Although a lot of nutritional supplements claim to improve heart health only 3 of them really do

Although a lot of nutritional supplements claim to improve heart health only 3 of them really do

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• Many claims about dietary supplements are exaggerated or even wrong.
• Researchers say that only 3 supplements can help your heart: red rice yeast, coenzyme Q10 and omega-3 fatty acids
• There is currently insufficient evidence that vitamins and minerals are beneficial for your heart.

Over the years, you've probably seen more than a few dietary supplement ads while browsing your social media feed. Ads that are claiming a product can help you lose weight, improve heart health or make your skin clearer.

However, experts say that many of these claims are often exaggerated or in some cases completely false.
But when your heart health is concerned, a report published in the Methodist DeBakey Cardiovascular Journal claims that these three supplements are most likely to help.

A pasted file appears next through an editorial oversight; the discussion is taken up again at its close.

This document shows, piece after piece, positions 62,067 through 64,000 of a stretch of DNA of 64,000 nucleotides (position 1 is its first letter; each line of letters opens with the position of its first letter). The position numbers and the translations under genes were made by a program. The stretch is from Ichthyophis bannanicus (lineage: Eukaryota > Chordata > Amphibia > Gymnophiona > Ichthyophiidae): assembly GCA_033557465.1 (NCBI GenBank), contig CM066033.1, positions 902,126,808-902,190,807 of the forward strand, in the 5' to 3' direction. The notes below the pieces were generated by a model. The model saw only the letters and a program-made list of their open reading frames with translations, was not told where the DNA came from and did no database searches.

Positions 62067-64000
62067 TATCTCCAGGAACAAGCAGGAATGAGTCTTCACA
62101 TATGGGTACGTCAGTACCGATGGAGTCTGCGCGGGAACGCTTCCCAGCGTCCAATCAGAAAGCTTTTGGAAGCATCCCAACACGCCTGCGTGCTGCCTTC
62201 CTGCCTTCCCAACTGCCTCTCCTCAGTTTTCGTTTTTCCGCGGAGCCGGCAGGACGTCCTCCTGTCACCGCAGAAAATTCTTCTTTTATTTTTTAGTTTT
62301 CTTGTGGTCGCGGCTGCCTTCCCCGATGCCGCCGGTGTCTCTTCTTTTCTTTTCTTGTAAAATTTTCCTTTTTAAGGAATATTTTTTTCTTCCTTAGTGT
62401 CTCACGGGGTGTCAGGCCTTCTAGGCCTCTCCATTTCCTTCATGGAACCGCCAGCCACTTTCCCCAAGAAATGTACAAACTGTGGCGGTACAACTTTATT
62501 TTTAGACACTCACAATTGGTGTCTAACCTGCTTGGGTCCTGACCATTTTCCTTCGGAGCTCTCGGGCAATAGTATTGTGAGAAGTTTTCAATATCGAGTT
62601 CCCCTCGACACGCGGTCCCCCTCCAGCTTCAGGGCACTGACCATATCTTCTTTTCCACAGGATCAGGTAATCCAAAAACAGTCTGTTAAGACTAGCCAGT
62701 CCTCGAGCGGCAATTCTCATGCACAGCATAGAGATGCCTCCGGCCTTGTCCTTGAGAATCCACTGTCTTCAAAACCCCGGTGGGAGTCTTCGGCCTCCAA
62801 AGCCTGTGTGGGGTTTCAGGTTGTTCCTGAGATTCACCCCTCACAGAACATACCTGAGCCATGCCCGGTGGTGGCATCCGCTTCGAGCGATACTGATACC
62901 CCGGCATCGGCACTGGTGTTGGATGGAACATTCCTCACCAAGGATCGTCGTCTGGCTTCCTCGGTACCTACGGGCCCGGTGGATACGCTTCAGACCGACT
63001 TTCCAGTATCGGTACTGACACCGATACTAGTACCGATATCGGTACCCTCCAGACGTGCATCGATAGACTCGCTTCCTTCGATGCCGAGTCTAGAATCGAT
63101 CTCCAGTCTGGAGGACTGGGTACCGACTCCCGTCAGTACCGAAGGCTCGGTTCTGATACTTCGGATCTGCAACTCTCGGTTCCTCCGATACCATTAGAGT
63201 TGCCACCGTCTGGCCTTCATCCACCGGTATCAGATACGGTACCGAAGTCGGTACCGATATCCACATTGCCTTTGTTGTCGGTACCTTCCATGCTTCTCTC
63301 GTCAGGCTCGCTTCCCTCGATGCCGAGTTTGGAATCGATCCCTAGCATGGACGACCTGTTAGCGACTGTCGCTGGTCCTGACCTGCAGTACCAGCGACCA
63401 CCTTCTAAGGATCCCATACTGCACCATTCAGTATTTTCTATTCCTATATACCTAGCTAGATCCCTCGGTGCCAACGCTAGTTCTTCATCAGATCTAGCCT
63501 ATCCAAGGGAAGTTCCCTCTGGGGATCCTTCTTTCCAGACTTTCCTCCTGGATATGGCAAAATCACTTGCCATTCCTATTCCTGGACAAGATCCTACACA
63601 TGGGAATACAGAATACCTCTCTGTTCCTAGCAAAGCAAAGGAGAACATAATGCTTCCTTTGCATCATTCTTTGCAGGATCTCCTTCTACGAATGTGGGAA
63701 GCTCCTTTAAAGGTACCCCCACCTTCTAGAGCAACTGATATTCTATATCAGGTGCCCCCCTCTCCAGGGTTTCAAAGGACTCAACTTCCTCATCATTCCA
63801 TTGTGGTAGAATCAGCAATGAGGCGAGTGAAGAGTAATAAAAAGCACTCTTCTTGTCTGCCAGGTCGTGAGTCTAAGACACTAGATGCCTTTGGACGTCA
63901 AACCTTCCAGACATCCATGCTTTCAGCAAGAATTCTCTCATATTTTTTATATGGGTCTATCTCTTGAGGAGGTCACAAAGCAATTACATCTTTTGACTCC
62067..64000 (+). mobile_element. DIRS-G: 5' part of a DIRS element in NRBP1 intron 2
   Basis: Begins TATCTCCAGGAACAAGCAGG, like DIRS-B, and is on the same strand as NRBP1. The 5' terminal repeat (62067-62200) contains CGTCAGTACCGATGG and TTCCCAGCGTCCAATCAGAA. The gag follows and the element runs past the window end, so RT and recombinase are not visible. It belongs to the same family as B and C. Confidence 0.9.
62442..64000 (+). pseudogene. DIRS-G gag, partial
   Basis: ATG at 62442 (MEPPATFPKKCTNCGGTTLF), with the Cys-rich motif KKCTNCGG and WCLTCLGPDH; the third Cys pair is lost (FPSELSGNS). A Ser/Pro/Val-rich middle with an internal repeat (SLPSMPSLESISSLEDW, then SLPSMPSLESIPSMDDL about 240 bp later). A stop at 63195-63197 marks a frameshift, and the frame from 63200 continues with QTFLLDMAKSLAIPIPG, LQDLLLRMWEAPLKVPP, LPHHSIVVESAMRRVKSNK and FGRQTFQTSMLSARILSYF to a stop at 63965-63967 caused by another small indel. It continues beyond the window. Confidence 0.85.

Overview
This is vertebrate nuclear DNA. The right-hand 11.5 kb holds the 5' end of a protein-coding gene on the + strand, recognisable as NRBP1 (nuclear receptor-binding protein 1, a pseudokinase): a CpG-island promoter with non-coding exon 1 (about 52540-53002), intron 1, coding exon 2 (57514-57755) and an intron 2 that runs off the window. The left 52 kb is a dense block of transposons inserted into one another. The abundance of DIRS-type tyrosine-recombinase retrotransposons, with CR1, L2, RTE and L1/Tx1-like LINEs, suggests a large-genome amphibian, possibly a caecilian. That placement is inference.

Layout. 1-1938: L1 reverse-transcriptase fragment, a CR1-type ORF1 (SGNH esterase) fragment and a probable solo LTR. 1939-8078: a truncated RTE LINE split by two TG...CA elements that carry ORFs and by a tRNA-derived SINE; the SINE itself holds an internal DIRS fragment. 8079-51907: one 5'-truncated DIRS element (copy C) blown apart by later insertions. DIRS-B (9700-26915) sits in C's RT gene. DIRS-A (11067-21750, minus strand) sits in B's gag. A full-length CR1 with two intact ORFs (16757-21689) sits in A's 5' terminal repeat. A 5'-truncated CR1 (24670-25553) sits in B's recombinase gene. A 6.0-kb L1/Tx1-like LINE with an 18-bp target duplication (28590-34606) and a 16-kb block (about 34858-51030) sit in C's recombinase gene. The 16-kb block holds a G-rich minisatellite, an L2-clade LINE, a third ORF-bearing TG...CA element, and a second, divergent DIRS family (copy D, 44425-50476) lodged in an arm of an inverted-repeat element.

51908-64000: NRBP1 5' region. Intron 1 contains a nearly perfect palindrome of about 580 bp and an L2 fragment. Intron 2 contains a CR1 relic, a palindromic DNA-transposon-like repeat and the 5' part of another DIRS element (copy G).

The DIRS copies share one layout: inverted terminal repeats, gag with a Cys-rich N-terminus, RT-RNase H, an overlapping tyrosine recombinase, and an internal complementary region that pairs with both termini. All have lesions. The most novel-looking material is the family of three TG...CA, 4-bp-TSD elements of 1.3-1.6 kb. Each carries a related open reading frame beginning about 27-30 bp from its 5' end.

1. Omega-3 fatty acids

Authors of the 2019 report, claim that "convincing evidence" exists for the benefits of omega-3 fatty acids.
The first of the studies examined omega-3 fatty acid esters (O3AEE).

O3AEE is a prescription version of omega-3 fatty acids. It is FDA approved for the treatment of high triglycerides.

The researchers found that this resulted in a 28 percent reduced risk of heart attacks, a 50 percent reduced risk of death caused from a heart attack, and a 17 percent reduced risk of overall coronary heart disease events.